Sri Lanka’s main Tamil party TNA will not be a part of the ongoing constitution-making process and will quit if the government abandons the idea of finding a political solution to the Tamil issue and more devolution is not considered, a senior party leader has said. “We have a mandate from the people for a federal constitution with the merger of North and East to resolve the National question. Discussions are underway with the government on how best to come to an agreement. We cannot accept the 13th Amendment as a comprehensive power sharing mechanism,” said senior Tamil National Alliance (TNA) member Dharmalingam Siddharthan.
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“If the Government abandoned the idea of finding a solution for the National question, we won’t be part of the Constitution making process and we would be compelled to leave it,” Siddharthan was quoted as saying by the Sunday Times.
The report said the TNA had been pressing for a power sharing arrangements in the new constitution. It wants a system in a merged north and east provinces based on a federal structure.
However, the south-based Sinhala majority parties are averse to even discussing a federal solution to the Tamil minority issue.
President Maithripala Sirisena addressing a political gathering in the southern district of Galle Saturday ruled out a federal solution.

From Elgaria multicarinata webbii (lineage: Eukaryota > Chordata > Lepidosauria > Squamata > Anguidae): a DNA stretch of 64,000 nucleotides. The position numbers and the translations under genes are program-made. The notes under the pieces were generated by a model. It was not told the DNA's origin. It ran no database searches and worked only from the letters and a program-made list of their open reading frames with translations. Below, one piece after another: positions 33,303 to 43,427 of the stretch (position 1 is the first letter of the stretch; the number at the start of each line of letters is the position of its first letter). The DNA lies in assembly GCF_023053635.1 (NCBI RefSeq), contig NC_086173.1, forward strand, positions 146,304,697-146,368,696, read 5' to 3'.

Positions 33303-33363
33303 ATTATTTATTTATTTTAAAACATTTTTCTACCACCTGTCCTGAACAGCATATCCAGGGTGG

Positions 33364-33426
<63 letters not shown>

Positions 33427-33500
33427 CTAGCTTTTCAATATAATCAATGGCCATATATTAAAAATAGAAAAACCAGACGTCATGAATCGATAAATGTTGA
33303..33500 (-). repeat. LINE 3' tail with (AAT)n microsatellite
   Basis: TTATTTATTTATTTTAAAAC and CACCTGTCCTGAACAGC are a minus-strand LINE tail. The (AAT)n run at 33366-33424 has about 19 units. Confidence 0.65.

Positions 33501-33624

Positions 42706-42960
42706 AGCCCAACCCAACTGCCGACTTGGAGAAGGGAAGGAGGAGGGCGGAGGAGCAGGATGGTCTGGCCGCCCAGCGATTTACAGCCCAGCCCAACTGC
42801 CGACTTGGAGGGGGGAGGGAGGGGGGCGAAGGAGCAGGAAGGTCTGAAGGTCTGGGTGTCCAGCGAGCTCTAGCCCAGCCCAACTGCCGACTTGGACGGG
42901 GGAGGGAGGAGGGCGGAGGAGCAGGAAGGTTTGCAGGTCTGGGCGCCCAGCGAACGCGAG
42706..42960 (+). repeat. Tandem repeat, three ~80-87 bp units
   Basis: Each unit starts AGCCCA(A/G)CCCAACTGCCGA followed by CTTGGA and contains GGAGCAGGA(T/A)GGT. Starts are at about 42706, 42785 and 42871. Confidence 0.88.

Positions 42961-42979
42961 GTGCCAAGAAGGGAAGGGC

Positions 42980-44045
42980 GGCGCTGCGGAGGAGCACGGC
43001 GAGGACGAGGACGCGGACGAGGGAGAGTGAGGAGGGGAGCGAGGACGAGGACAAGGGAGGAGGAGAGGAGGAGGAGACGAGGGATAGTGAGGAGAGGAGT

Referring to what he termed “misinformation” carried out in the media by political opponents, Sirisena said “my government will never agree to grant federalism in this country”.
Six sub-committees which sought public opinion on different areas of the proposed constitution have reported their findings to the main steering committee. Parliament is to be reconvened as a constitutional assembly to discuss the proposals.
The meeting which should have happened last week did not take place due to a reported disagreement between the two main partners in the ruling coalition, President Sirisena’s Freedom Party and the premier Ranil Wickremesinghe’s United National Party.
Sirisena’s SLFP is of the view that the existing 1978 constitution could be amended without going for changes which require a national referendum. The new Constitution will replace the current executive president headed constitution adopted in 1978.
The government expects the new Constitution to address the demand of Tamil minorities for political recognition. With the defeat of the Tamil Tigers in 2009 the Tamil groups have opted for maximum devolution as opposed to LTTE’s goal of a separate Tamil homeland.
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